Figure 4b: Cystic cavity containing laminated flakes of keratin (H and E, ×200)

Milia are very common benign keratinous cysts of the skin, clinically seen as pearly white, dome-shaped lesions measuring 1–2 mm in diameter.[3] Two types of milia have been described; primary milia are formed from entrapped keratin and are found usually on the face whereas secondary milia are formed after trauma, burns and a variety of blistering skin conditions. Milia secondary to blisters are speculated to be produced through the regeneration process of disrupted sweat glands or hair follicles and have been reported in association with diseases such as epidermolysis bullosa (both hereditary and acquired type), porphyria cutanea tarda, mucous membrane pemphigoid, occasionally in bullous pemphigoid and the recently described p200 pemphigoid.[3],[4],[5],[6],[7] Prost et al. observed that nearly 50% of patients with epidermolysis bullosa acquisita and mucous membrane pemphigoid had milia, but none of the 15 bullous pemphigoid patients showed milia formation.[8] Although rare, milia may occasionally occur in bullous pemphigoid patients; Venning et al. and Banfield et al. reported the occurrence of milia in 38.8% (7 out of 18) and 31.1% (23 out of 74) of their bullous pemphigoid patients, respectively.[9],[10] Banfield et al. postulated a significant predisposition for milia formation in bullous pemphigoid patients with human leukocyte antigen DQ6 antigen.[10] Thus, milia formation during recovery phase may be associated with immunological predisposition. Ultrastructrally, bullous pemphigoid 180 antigen is indirectly connected to type VII collagen through laminin-332 and type IV collagen. Aberrant interaction between the hemidesmosomal proteins and the extracellular matrix components beneath the hemidesmosomes may also result in milia formation.[9] Traditionally, bullous pemphigoid is considered as a mild disease which can be treated effectively with topical and/or low-dose oral steroids.[1] Hisa et al. in 1996 reported the occurrence of milia in a 68-year-old woman; however, the diagnosis of bullous pemphigoid was not substantiated in their patient by immunological tests such as indirect immunofluorescence on salt-split skin or enzyme-linked immunosorbent assay.[4] Tsuruta et al. reported a 55-year-old woman with bullous pemphigoid who responded well to tapering doses of oral steroids; seven months later, this patient presented with multiple milia on healed bullous pemphigoid lesions.[3] Uchida et al. and Ishikawa et al. reported elderly men with bullous pemphigoid which subsequently healed with milia. Interestingly, both these patients had only bullous pemphigoid 180 antibody and did not respond satisfactorily to oral steroid therapy alone.[5],[6] Improvement was observed in their patients when adjuvant therapies such as intravenous immunoglobulin and plasma exchange were instituted. Our patient, on the other hand, had both bullous pemphigoid 180 and bullous pemphigoid 230 antibodies and required additional cyclophosphamide pulse to induce clinical remission. In summary, all the three patients (including our case) had extensive lesions and high immunological activity as indicated by bullous pemphigoid enzyme-linked immunosorbent assay. Intense inflammation along the dermoepidermal junction would have predisposed, at least partially, to the development of milia in these patients.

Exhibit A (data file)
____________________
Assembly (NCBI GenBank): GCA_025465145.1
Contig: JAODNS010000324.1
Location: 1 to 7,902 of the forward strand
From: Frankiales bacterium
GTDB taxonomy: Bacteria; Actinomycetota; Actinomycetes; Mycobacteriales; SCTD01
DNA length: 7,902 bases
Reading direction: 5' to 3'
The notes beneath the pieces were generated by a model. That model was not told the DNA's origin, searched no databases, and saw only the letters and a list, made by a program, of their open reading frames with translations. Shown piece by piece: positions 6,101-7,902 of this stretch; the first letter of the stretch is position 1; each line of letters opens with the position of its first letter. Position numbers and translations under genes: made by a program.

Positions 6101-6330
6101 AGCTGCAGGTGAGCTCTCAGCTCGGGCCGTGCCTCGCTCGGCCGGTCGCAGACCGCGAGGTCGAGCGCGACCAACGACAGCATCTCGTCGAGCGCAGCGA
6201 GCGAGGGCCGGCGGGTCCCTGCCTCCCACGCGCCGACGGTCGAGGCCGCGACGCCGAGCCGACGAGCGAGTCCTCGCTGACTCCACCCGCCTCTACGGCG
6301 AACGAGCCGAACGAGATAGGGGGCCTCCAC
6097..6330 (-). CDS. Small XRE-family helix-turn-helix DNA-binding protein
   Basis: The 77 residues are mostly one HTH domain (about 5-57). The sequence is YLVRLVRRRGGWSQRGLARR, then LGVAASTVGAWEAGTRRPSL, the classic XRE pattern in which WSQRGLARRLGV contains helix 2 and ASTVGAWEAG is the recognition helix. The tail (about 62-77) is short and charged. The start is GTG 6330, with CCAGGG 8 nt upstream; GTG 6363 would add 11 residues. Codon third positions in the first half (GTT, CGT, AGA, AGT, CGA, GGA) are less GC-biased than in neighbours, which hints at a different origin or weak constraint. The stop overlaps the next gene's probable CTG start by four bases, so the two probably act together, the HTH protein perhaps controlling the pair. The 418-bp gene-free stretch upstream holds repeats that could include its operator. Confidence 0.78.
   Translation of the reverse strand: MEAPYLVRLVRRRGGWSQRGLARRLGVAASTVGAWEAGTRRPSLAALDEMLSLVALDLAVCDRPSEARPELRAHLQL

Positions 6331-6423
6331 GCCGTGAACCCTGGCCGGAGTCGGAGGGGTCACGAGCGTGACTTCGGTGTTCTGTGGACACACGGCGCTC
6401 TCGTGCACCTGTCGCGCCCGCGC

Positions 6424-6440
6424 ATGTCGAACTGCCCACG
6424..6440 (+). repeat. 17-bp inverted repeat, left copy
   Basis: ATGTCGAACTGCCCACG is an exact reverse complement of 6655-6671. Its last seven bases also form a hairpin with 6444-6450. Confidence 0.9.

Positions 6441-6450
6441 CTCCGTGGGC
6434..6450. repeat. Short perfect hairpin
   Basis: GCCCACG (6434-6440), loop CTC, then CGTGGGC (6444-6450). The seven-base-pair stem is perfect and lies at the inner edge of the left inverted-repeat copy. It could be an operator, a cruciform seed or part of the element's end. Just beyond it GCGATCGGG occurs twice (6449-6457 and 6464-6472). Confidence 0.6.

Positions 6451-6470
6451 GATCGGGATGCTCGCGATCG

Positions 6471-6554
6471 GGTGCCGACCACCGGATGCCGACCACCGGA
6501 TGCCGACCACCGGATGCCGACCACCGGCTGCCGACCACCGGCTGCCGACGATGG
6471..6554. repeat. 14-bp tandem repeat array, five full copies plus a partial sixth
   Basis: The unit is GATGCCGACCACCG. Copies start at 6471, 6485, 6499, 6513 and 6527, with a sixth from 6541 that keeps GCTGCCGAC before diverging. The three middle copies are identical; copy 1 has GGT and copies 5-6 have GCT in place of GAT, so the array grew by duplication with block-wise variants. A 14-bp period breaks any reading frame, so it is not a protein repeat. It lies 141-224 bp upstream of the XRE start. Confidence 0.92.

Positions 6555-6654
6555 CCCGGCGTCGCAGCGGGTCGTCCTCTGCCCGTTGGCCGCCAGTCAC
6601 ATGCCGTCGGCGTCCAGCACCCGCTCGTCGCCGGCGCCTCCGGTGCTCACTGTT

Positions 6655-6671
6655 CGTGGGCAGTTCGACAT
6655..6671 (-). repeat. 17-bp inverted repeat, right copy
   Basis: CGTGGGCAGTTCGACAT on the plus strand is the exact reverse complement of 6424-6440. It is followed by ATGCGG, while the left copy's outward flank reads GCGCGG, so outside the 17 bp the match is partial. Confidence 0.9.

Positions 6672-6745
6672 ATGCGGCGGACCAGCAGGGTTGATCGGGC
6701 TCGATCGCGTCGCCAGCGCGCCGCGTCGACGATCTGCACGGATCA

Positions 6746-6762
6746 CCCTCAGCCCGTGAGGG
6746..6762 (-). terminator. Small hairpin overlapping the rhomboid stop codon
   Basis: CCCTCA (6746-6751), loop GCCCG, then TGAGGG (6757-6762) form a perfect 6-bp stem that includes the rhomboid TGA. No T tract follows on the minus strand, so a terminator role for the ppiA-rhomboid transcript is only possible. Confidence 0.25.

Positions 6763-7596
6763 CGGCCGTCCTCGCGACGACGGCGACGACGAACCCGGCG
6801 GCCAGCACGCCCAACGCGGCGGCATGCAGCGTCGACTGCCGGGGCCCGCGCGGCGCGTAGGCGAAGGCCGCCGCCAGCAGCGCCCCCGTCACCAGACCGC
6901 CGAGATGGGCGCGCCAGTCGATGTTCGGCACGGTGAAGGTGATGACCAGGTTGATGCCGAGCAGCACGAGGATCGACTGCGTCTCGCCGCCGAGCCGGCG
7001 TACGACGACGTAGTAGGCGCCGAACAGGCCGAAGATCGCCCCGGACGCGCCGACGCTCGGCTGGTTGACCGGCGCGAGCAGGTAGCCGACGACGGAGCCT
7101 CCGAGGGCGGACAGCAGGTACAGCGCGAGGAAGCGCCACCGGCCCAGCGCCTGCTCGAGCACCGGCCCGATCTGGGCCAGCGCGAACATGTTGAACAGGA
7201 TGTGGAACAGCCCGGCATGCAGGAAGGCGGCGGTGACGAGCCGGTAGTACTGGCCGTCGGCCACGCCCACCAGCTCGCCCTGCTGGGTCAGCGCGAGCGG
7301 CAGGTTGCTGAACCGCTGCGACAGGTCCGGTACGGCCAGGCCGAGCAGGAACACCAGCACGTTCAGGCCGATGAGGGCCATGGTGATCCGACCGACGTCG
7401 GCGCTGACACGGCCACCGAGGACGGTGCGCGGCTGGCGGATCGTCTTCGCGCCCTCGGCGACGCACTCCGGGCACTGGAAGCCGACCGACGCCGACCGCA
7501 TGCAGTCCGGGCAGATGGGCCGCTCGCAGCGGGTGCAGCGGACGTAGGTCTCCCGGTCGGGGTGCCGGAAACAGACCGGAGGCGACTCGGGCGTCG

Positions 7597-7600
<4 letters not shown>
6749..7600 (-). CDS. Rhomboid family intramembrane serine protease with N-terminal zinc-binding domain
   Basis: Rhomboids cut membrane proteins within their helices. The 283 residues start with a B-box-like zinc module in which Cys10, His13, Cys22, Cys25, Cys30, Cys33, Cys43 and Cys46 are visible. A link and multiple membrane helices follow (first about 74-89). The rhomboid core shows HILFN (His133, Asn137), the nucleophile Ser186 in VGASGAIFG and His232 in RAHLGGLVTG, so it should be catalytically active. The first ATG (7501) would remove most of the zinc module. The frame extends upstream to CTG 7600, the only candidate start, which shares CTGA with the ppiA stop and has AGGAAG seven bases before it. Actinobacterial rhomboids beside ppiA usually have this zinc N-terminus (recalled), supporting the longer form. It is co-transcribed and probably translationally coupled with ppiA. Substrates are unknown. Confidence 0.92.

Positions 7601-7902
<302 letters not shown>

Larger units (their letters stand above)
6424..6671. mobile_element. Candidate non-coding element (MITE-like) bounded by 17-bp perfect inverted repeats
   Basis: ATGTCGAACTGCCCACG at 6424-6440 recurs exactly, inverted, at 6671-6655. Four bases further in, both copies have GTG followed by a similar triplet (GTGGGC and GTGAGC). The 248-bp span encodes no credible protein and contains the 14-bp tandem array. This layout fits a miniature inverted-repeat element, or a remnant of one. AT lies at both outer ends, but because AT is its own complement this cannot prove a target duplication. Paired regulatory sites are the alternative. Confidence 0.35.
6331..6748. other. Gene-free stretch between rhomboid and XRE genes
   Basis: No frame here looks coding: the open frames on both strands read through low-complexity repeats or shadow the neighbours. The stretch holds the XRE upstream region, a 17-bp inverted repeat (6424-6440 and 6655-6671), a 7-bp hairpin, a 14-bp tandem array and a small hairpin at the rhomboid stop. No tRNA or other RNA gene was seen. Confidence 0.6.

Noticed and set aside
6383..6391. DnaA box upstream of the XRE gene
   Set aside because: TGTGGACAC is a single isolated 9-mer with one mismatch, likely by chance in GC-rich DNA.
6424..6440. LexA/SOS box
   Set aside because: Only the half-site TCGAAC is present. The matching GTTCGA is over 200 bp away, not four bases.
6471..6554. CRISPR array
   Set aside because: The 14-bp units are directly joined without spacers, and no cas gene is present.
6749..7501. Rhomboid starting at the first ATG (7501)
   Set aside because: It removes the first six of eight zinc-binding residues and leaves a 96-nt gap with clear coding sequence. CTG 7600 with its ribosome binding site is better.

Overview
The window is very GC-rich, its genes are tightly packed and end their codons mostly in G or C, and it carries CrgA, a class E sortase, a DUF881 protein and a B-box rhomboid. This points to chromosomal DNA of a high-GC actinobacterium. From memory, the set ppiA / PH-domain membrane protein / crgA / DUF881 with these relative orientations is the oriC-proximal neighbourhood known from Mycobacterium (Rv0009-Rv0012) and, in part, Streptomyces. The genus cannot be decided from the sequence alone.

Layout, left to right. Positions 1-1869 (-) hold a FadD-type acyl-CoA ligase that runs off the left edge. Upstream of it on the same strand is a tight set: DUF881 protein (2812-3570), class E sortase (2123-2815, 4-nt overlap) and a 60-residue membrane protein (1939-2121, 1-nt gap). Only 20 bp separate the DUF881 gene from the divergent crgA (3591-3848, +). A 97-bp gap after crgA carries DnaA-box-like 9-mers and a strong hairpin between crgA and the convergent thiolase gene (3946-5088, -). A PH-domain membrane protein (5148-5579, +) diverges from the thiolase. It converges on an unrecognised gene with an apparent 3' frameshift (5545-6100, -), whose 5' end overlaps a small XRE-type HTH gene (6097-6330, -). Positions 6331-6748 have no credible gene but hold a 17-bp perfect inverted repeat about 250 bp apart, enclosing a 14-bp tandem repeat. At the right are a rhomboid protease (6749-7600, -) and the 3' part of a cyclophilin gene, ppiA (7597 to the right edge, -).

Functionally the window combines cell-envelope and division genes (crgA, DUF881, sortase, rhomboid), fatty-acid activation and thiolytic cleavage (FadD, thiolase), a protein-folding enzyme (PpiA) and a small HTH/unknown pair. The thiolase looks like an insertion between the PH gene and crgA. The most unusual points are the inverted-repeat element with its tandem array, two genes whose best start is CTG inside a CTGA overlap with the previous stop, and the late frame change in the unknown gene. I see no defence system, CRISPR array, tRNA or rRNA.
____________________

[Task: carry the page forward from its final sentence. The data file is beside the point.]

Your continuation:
Bullous pemphigoid is traditionally seen in the sixth or seventh decades of life; presence of tense blisters in a young patient that heal with milia formation, as in our case, would have led erroneously to the diagnosis of epidermolysis bullosa acquisita. However, advanced immunological testing such as indirect immunofluorescence using salt-split skin and enzyme-linked immunosorbent assay using recombinant bullous pemphigoid 180 and 230 kits helped us to confirm the diagnosis of bullous pemphigoid. Postbullous milia, though uncommon, may be seen in bullous pemphigoid patients and its presence should not be used as a criterion to distinguish bullous pemphigoid from other subepidermal immunobullous diseases, especially epidermolysis bullosa acquisita. Whenever possible, the diagnosis of subepidermal immunobullous disease should be confirmed by indirect immunofluorescence on salt-split skin.

Financial support and sponsorship

Nil.

Conflicts of interest

There are no conflicts of interest.

References